Saturday, November 14, 2009

This Is Why Buddha Was Not a Woman

It's 'that time of the month'. This morning sitting was all about being with body, and accepting brain's temporary dullness.

Feeling every cell, each vibrating at seemingly different frequencies, and pushing against each other, from all the extra turgidity. Tendons stretching in odd places. Blood pooling down at the place where it all started. Feeling all of it, and at same time craving sharp mind, quiet body. Random thought, this is why Buddha was not a woman. Just a thought, judging. Flash of awareness: to be with what is, that is the work to be done. Not easy, given lowered state of concentration, and fragmentation. Whole body is buzzing with hypersensitivity. Thought, 'handle with care', and smile. Really, better go back to breath, or at least try. Breathing through every part of the body that's screaming for attention. Not liking, being mostly body. Wishing for a return, soon to a more balanced state. Craving, noted.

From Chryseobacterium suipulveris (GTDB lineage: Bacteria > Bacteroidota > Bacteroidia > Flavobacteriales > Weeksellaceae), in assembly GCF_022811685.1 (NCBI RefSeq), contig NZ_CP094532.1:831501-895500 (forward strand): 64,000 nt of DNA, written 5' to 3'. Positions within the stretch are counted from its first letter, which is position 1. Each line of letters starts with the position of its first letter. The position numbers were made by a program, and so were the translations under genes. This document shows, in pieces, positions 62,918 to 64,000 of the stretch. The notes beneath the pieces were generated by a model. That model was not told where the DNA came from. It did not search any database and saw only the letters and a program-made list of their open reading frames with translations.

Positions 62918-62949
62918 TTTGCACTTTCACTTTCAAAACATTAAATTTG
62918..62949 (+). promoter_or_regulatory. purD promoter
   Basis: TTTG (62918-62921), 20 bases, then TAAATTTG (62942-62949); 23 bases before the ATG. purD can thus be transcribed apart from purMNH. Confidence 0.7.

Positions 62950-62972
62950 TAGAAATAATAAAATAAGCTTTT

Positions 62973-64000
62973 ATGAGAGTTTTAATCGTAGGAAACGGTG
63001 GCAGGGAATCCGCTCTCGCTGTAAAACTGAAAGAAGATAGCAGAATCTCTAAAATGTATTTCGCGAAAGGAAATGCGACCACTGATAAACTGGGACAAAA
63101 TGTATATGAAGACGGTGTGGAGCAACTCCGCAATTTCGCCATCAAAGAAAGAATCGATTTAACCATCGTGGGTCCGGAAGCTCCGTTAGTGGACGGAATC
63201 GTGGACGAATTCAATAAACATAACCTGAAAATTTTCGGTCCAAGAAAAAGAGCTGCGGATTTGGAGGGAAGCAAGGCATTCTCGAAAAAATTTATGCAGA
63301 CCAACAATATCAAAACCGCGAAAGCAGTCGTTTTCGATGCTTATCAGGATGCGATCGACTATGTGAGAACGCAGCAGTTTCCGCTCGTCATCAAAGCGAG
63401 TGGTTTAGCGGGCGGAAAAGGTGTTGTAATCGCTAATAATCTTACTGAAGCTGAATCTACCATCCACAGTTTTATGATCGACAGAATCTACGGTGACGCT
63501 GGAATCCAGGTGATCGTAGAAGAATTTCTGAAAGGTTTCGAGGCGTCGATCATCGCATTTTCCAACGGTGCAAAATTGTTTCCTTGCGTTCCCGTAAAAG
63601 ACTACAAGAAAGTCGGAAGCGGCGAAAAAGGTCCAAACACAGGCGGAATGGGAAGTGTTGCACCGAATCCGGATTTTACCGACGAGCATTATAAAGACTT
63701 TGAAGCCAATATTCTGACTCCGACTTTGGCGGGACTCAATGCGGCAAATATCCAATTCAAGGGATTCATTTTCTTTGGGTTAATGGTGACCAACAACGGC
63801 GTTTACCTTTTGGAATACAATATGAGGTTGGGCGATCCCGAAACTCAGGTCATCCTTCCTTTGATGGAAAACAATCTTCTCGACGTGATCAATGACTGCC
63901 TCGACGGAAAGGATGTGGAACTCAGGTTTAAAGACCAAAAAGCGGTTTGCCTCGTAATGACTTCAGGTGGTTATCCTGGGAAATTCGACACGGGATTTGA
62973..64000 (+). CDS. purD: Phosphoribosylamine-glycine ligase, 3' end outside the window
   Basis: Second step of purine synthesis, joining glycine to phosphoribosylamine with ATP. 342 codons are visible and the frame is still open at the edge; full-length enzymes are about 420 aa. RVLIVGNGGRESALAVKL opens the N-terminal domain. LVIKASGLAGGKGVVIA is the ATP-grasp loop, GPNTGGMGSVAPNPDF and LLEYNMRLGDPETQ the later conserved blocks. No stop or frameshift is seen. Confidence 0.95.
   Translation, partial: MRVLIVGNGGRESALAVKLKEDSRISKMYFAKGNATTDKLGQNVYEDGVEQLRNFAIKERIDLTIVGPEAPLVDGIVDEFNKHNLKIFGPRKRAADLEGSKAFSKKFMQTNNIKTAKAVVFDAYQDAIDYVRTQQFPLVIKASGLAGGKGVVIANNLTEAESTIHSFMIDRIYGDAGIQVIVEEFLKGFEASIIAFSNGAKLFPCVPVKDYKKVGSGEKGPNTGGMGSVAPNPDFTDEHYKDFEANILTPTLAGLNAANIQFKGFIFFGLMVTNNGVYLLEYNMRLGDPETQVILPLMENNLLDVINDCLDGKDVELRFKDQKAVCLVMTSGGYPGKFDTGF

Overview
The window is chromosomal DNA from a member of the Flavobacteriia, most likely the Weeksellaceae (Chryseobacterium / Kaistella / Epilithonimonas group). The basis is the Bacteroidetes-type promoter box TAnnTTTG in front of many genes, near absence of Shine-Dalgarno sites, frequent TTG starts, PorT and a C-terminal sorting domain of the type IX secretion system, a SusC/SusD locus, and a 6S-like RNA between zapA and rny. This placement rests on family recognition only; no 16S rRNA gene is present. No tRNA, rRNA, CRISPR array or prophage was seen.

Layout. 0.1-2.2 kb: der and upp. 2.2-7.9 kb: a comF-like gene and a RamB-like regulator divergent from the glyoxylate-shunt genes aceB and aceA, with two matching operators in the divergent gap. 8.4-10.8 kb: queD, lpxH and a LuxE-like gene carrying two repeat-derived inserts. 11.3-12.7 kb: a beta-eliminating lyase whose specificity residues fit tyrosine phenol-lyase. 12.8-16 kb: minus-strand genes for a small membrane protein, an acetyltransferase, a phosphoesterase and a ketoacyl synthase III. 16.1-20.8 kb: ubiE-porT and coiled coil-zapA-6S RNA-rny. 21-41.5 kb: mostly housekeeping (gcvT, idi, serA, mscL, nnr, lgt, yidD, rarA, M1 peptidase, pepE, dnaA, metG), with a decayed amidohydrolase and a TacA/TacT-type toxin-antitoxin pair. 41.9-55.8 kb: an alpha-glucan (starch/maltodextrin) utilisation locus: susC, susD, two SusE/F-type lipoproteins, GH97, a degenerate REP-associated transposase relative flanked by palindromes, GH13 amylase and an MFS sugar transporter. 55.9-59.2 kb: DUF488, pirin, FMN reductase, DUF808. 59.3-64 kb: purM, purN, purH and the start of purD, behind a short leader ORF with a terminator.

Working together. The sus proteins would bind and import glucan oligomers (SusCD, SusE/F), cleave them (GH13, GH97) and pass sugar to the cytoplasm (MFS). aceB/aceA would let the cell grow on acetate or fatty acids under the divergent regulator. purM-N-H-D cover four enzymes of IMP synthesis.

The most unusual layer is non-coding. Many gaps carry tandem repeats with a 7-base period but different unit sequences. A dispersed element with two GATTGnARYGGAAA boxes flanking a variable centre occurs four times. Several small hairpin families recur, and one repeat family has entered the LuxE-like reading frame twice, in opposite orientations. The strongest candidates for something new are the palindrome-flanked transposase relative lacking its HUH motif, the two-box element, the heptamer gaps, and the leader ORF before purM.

Woman's experience of body is so profound, and different from men. Makes me wonder . . . how do feminine physical experiences shape women's spirituality? and fit within the context of otherwise largely male influenced spiritual structures?

1 comment:

  1. You seem to be implying that men's experience of body is not as profound. Do you have some evidence for this belief? You also seem to be claiming that women are underrepresented in the Buddhist spiritual structures of the West. My experience has been the opposite - that Buddhism is dominated by the feminine. My last retreat had one male instructor and four female, and every room of the center was decorated in an extremely feminine style with feminized portraits and statues of the Buddha (much of the art I see makes Buddha look like half man and half woman, as if we are unsure of which he was). Do you have some evidence to support your idea that men are over-represented in Buddhism?